War of the Rebellion: Serial 046 Page 0021 Chapter XL. GENERAL REPORTS.

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operations upon men who had been idle for an entire year. It has, in truth, acted like a process of reclamation. All but two regiment of the forces from Major-General Foster's department are here.

If my command continues to improve in health, I shall require no more men than I now have, to accomplish the reduction of Fort Sumter. After that is done, the monitors must take the lead, in accordance with the project which was discussed and informally adopted when I left Washington.

General Beauregard has, for the defense of Charleston, twice as many men and more than five times as much artillery as I have. I therefore beg the Department not to lose sight of the fact that after the grate is opened to the monitors and iron-clads, by the reduction of Fort Sumter, the army here, so long as it remains greatly inferior in numbers to that of the enemy, must remain defensively upon these sea islands.

My operations are progressing satisfactorily. I expect to open a heavy fire on Fort Sumter on the 14th instant.

Very respectfully, your obedient servant,

Q. A. GILLMORE,

Brigadier-General, Commanding.

On the 16th of August, I wrote to the General-in-Chief as follows:

HEADQUARTERS DEPARTMENT OF THE SOUTH,

Morris Island, S. C., August 16, 1863.

Major General H. W. HALLECK,

General-in-Chief, U. S. Army, Washington, D. C.:

SIR: I have to report a steady progress in our operations here. In consequence of the inferior and irregular quality of the only powder in this department suitable for heavy guns, a fact which was not suspected by my ordnance officer until developed by our preliminary practice after the magazines had been filled, I was unable to open my batteries on the 14th, agreeably to my expectations, as stated in my letter of the 10th instant.

I have borrowed some powder from the navy, which (with some recently arrived from the north) will enable me to open to-morrow, the 17th instant. Two monitors, witch one rifled gun each, are expected to co-operate with me against Sumter, at a distance of about 2,000 yards. The others will remain abreast of Fort Wagner, to keep down its fire.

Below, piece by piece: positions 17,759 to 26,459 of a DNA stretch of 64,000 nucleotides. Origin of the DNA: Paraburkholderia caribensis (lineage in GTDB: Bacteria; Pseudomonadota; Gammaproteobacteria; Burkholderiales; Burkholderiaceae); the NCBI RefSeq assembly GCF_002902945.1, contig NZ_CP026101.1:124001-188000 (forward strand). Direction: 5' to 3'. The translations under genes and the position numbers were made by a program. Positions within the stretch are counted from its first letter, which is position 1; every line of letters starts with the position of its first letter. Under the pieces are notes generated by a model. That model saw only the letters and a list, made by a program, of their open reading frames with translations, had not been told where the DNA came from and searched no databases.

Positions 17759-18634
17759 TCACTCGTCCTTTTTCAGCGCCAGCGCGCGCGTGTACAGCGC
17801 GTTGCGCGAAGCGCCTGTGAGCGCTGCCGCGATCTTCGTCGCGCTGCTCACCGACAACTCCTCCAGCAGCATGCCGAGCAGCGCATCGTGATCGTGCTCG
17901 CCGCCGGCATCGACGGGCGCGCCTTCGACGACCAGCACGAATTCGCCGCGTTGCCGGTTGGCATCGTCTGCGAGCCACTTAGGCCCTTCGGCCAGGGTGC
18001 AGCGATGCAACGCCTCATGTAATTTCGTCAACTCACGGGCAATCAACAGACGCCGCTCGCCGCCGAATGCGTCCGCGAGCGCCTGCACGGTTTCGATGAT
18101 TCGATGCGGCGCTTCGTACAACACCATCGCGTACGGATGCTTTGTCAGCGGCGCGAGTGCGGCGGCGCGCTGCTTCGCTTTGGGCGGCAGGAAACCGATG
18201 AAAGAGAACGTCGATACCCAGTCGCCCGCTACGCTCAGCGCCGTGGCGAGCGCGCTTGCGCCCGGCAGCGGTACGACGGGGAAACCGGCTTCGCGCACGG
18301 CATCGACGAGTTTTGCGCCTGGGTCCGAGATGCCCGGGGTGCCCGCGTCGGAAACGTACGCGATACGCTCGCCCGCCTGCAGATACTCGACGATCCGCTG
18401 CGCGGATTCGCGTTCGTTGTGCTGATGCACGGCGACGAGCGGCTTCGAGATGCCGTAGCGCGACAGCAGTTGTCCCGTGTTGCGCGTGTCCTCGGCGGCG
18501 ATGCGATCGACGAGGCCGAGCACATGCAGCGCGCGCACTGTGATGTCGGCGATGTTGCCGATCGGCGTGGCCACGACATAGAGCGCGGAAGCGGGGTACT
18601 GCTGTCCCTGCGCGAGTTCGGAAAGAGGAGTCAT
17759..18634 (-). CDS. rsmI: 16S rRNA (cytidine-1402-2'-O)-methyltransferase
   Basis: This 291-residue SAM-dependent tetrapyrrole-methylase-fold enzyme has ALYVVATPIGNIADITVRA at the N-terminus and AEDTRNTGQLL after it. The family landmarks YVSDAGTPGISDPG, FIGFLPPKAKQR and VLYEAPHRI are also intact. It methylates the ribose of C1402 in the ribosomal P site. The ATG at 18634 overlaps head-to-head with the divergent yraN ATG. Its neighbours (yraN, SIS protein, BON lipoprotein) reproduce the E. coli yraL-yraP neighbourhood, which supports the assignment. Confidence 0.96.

Very respectfully, your obedient servant,

Q. A. GILLMORE,

Brigadier-General, Commanding.

129. A sufficient number of breaching guns being in readiness on the 16th of August to warrant our opening upon Fort Sumter, and arrangements having been made with Admiral Dahlgren to assist in subduing the fire of Battery Gregg and Fort Wagner, particularly that of the sharpshooters in the latter, from which we apprehended considerable annoyance to our breaching batteries in the second parallel, the following order was issued:

SPECIAL ORDERS,

HEADQUARTERS DEPARTMENT OF THE SOUTH, Numbers 481.

In the Field, Morris Island, S. C., August 16, 1863.

I. All the breaching batteries established against Fort Sumter that are completed and in condition for efficient service, and the other batteries herein below named, will be opened at break of day to-morrow. Those in process of construction will commence firing as soon as the several pieces in succession are ready to open effectively. The firing will continue from day to day, under the immediate supervision of the chief of artillery, commencing at daybreak and ending at dusk in the evening, with such intermission during the heat of the day as may from time to time be ordered, as follows:

First. Battery Brown, Captain C. G. Strahan, Third Rhode Island Volunteer Artillery, commanding, comprising two 8-inch Parrott rifles, against the gorge well of Fort Sumter, one piece firing shot, and the other percussion shell, exclusively.

Second. Battery Rosecrans, Captain J. J. Comstock, jr., Third Rhode Island Volunteer Artillery, commanding, comprising three 100-pounder Parrott rifles, against the gorge wall of Fort Sumter, one piece to fire percussion shell, and two pieces to fire shot, exclusively.